How to Get Rid of Spyware on a Mac
Macintosh computers are well-known to be safeguarded against malware and viruses. Mac operating systems have a reputation for security and stability, and Apple is vigilant about releasing free updates to eradicate new viruses. In fact, there is no such thing as Mac spyware. Spyware is written exclusively for Windows operating systems. There are companies that sell Mac-specific spyware-removal tools and services to unsuspecting Mac users, but don't take the bait. Spyware is a PC-only problem. That being said, no system is invulnerable to all malware. Cross-platform applications like Internet Explorer and MS Office can introduce bugs into your Mac OS. But there are things you can take to step up security. Just follow the simple steps below to protect your Mac from malware.
Never download any files or programs you are unsure about While Macs can't actually run the executable files (.exe files) that often contain adware and spyware, other viruses are embedded in other file types. When downloading any file or program, make sure the source is secure and the site is reputable.
Use Mac-friendly web browsers. Internet Explorer was once the mainstay even for Mac users, but it is no longer supported for the Mac and it is vulnerable to viruses. The Safari browser that came as part of the your OS is an excellent choice, as are Firefox and Opera browsers.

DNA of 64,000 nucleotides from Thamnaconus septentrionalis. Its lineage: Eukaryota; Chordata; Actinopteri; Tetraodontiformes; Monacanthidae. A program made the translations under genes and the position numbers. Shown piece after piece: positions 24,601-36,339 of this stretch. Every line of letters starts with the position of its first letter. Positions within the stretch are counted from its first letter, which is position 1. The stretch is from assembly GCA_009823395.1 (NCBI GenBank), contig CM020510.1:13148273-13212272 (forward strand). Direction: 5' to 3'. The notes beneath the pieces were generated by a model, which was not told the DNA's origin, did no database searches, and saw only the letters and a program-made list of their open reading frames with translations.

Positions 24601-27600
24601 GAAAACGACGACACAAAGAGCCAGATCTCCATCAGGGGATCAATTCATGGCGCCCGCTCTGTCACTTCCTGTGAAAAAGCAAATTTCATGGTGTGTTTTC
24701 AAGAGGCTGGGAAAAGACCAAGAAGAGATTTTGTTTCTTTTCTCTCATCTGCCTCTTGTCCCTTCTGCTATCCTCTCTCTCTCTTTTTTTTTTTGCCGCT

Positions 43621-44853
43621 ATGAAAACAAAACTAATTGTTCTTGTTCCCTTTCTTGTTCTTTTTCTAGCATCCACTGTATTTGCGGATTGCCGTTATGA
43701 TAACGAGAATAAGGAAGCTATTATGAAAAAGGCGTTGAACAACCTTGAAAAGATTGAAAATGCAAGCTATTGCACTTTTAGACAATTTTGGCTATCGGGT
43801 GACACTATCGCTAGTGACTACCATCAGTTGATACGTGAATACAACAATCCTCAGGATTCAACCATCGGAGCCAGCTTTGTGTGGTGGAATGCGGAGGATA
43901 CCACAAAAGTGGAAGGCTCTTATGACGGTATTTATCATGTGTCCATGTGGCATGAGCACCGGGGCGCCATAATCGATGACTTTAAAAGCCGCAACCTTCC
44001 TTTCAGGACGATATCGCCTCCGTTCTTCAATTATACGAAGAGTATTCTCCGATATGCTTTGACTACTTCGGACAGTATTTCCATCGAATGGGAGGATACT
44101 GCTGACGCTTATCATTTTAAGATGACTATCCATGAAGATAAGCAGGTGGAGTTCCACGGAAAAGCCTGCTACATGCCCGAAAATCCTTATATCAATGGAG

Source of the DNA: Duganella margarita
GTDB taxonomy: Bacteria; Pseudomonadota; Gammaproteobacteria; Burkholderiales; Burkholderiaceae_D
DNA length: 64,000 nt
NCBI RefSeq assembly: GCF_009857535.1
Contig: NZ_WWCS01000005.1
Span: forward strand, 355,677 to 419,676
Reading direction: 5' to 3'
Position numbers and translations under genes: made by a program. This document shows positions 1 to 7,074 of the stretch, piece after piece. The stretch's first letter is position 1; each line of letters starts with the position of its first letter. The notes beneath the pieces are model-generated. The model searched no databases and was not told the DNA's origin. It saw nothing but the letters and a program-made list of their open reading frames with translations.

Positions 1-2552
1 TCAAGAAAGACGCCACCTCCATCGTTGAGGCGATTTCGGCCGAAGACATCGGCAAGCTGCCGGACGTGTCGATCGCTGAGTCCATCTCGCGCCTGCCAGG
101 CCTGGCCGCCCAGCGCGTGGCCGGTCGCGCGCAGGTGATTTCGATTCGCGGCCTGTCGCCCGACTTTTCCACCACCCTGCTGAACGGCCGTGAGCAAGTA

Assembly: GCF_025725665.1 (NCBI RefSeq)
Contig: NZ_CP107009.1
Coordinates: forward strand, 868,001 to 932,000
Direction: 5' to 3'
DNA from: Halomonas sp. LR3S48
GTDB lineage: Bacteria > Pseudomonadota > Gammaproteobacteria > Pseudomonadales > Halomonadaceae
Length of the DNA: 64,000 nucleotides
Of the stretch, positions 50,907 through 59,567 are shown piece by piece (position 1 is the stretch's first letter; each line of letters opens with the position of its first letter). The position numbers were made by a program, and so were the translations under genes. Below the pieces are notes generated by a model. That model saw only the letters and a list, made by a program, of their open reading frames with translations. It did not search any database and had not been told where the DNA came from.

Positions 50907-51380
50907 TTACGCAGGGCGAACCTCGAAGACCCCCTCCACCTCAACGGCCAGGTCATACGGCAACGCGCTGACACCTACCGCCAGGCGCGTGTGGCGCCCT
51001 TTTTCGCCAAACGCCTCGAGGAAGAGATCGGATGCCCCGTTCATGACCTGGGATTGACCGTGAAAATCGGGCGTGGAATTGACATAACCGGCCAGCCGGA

Secure your Instant Messenger. Most IM programs have different levels of privacy filters. You want to set it to a fairly high setting that lets you screen any users who try to contact you for the first time. And again, don't download any files or images unless you are sure they are coming from a secure source.
Secure your email. Use the top-tier of spam filtering available on your email program. Never download attachments unless you trust the source and know what the attachment includes. And while it seems like a drastic step, it's a good idea to disable images, which can contain embedded malware.
Turn off/disable any macros you are using in MS Office when you are opening files you yourself didn't create. This includes files sent to you through email or distributed through a network. Even if you trust the source, any file created on a Windows OS system can transfer viruses to your Mac.